Obama’s Virginia Territory
At the end of the day even the most sophisticated grassroots electoral campaign relies on people. People like Meghan Schertz, a 29-year-old Obama volunteer, who’s given up her Sunday afternoon to canvass the Washington Heights area here.

Roanoke Times website. Photograph: Public domain
The world comes to Roanoke
I made it. I'm on the front page of the Roanoke Times. Not the guy in the orange jumpsuit accused of rape and murder. The headline that reads "World takes Pulse of Roanoke Voters". It's a good piece (they did another piece on me just over a week ago which was a bit snotty for which I can't find a link). And though the basic thrust of the article is true, it is also deeply troubling to me.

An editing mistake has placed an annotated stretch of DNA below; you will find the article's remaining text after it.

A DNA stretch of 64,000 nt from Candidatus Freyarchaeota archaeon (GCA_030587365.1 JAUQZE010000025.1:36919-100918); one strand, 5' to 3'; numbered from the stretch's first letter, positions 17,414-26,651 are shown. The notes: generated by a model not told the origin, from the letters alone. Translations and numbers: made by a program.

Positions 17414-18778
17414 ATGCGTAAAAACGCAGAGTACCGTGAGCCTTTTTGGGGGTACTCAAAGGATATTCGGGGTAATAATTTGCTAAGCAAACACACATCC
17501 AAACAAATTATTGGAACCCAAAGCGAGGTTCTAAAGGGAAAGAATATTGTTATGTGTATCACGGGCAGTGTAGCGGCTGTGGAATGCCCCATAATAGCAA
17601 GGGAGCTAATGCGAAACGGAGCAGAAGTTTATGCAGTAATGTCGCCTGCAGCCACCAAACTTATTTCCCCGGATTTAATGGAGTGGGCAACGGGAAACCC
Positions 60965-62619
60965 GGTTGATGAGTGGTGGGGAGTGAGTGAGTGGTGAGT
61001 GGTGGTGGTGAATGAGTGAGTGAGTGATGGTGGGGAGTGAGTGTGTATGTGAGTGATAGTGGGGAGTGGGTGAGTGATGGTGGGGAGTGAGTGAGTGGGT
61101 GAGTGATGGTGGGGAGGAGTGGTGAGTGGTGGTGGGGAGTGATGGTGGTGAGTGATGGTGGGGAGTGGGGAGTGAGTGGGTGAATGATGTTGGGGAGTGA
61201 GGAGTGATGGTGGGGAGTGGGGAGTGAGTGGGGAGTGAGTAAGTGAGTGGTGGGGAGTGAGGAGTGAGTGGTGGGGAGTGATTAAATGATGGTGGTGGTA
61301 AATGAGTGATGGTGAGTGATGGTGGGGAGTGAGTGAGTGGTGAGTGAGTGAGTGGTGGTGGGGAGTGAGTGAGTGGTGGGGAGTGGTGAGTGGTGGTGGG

Virginia, the new dominion
An Obama staffer has confirmed that the Democratic presidential nominee will be heading this way on Friday, according to the Associated Press. Those are all the details so far. But the very possibility of it tells you two things about the nature of the race at this point.
Roanoke voices: 'We need God back'
Younge America: Bill Clinton comes to town
It's the taking part that counts
Many criticisms are made about American political culture, and many of them are valid. But one thing rarely acknowledged is the depth and intensity of popular civic engagement.
Younge America: Soapbox nation
The politics of smear won't work in the middle of a stockmarket crash
As the nation's attention keeps skipping from the financial meltdown to the presidential election and back again, nothing serves as a more apt metaphor for John McCain's campaign right now than the state of the markets and the popular response to it.